Locomotives

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Modeler's Moment - Use leased power

DPGX 2000 in Janesville

Want to add a little variety into your locomotive fleet but still keep with a prototype modeling scheme? Try adding a leased locomotive to your roster. Leased locomotives will often be painted in the colors of another railroad, sometimes still wearing the livery of a fallen flag. In this photo, we see DPGX 2000 at the Wisconsin and Southern Railroad locomotive facility in Janesville a few years ago; this locomotive is painted in an early scheme of Dakota, Minnesota and Eastern Railroad.

Horizon Hobby acquires the tooling to Tower 55 product lines

Tower 55, sometimes referred to as T55 Products, has sold its tooling to Horizon Hobby, the current owners of Athearn and Model Die Casting. The announcement came out on Saturday, September 20, through the Athearn email list and on T55's website. While this could mean that we'll see T55 models in greater supply under the Athearn name, there's also a little bit of bad news buried in the releases. If you had anything on backorder at T55, Athearn has announced that they will not be honoring backorders of T55 products. I personally dislike this decision (even though I didn't have anything on order from T55), but I look forward to seeing what Athearn does with the line.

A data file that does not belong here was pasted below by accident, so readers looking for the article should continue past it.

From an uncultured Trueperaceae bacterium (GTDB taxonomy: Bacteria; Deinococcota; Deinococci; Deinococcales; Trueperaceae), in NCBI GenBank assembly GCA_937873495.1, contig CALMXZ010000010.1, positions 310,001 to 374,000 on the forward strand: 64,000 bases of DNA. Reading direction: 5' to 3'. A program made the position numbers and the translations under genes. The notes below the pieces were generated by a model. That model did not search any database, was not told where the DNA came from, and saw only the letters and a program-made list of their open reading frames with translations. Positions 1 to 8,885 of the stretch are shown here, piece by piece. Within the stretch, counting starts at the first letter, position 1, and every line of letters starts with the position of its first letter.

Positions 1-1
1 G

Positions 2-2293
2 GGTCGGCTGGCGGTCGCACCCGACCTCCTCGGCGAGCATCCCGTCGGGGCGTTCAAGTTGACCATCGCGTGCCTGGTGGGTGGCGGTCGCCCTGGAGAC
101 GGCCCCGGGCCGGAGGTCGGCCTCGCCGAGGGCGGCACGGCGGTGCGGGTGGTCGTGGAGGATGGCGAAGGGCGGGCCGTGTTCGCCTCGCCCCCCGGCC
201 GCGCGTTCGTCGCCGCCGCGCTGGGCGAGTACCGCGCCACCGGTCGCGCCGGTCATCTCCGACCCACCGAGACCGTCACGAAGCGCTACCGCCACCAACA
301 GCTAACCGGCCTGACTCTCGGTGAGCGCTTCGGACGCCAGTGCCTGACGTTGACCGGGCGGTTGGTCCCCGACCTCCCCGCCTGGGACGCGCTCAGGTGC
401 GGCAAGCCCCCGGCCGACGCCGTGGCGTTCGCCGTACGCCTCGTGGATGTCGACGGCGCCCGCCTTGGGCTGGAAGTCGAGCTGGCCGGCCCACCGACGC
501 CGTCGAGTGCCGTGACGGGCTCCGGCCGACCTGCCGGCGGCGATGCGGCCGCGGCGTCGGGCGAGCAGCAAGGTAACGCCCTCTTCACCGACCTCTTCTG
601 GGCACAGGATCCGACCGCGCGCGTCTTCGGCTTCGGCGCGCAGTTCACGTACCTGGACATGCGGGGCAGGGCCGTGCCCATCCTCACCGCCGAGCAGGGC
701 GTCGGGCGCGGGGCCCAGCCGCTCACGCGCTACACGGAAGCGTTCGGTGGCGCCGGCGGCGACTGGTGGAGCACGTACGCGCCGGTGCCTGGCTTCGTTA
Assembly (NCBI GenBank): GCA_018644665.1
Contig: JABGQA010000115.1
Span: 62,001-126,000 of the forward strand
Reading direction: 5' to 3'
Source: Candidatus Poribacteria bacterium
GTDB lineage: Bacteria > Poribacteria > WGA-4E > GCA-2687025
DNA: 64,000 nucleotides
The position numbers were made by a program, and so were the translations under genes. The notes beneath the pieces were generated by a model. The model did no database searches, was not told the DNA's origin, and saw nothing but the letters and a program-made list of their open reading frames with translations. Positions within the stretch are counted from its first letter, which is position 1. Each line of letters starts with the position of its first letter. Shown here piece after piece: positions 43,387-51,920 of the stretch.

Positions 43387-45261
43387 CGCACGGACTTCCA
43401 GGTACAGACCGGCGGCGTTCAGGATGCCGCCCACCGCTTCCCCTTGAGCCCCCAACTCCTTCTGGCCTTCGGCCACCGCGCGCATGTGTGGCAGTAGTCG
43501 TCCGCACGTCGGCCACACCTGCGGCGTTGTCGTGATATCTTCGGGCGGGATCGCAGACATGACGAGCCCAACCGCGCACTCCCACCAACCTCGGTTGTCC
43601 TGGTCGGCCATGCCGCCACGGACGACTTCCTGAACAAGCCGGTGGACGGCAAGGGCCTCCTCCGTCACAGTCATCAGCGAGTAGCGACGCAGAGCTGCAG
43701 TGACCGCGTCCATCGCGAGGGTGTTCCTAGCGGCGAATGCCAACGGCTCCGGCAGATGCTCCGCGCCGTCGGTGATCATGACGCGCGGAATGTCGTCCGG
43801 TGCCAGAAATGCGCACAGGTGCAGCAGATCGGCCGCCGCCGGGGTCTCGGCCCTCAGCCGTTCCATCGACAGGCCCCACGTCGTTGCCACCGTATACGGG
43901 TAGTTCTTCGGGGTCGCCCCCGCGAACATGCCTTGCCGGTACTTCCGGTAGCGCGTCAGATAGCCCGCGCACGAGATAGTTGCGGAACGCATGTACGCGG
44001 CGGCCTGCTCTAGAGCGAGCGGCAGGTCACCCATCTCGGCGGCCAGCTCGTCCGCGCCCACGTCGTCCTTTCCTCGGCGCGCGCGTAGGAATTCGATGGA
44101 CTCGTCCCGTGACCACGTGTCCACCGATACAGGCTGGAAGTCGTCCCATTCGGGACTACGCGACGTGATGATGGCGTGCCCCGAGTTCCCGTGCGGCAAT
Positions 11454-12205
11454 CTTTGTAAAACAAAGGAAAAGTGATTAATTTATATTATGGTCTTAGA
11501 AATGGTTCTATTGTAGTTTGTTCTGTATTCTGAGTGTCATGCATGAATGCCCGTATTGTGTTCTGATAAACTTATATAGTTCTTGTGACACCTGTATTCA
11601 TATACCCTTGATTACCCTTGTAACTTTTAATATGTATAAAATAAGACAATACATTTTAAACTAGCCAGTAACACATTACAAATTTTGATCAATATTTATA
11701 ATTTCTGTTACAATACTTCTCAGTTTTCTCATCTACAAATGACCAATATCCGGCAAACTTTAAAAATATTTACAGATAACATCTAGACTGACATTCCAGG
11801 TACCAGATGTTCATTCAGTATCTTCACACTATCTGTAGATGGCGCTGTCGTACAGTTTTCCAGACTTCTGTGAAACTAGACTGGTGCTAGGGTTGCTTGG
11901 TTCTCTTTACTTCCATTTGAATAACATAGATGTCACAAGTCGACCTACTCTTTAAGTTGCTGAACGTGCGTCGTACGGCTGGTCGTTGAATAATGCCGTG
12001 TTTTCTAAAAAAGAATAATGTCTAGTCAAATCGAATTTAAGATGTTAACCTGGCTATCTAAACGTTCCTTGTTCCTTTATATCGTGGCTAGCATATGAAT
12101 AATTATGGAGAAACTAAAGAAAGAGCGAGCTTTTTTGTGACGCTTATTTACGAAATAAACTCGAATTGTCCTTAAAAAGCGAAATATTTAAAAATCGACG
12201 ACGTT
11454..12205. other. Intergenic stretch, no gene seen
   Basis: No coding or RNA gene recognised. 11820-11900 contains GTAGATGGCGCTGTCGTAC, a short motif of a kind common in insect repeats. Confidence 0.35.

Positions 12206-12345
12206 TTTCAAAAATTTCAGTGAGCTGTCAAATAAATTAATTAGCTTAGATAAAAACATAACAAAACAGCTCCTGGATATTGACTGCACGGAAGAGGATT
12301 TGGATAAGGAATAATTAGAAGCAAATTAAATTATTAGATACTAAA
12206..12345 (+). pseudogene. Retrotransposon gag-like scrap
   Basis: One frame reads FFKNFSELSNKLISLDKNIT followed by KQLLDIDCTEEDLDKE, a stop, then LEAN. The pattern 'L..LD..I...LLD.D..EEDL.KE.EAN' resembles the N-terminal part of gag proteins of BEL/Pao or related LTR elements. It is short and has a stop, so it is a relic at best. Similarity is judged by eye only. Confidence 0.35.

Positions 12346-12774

Modeler's Moment - A very unusual 0-4-0

It seems that there's always a modeler that is participating in the hobby who is a little less exacting when it comes to prototype fidelity in his model building. Here's a video from Trainfest 2004 in Milwaukee where the modeler was clearly following rule number 1 of model railroading...

Modeler's Moment - A very useful engine

Here's a quick twelve second video I made at the 2004 Trainfest in Milwaukee. Amtrak's Empire Builder needs a little more power to get over the Rockies today while the US Army train goes by in the opposite direction...

Reducing wheel flanges

With the move to more prototypical appearance comes smaller profile track and consequently, a need for smaller flanges on equipment. A lot of the newer equipment is already manufactured with small flanges or replacement wheelsets are readily available. But what do you do with the equipment that can't be addressed this way? Chuck the wheels in your Dremel and turn down the flanges. I've got to try this!

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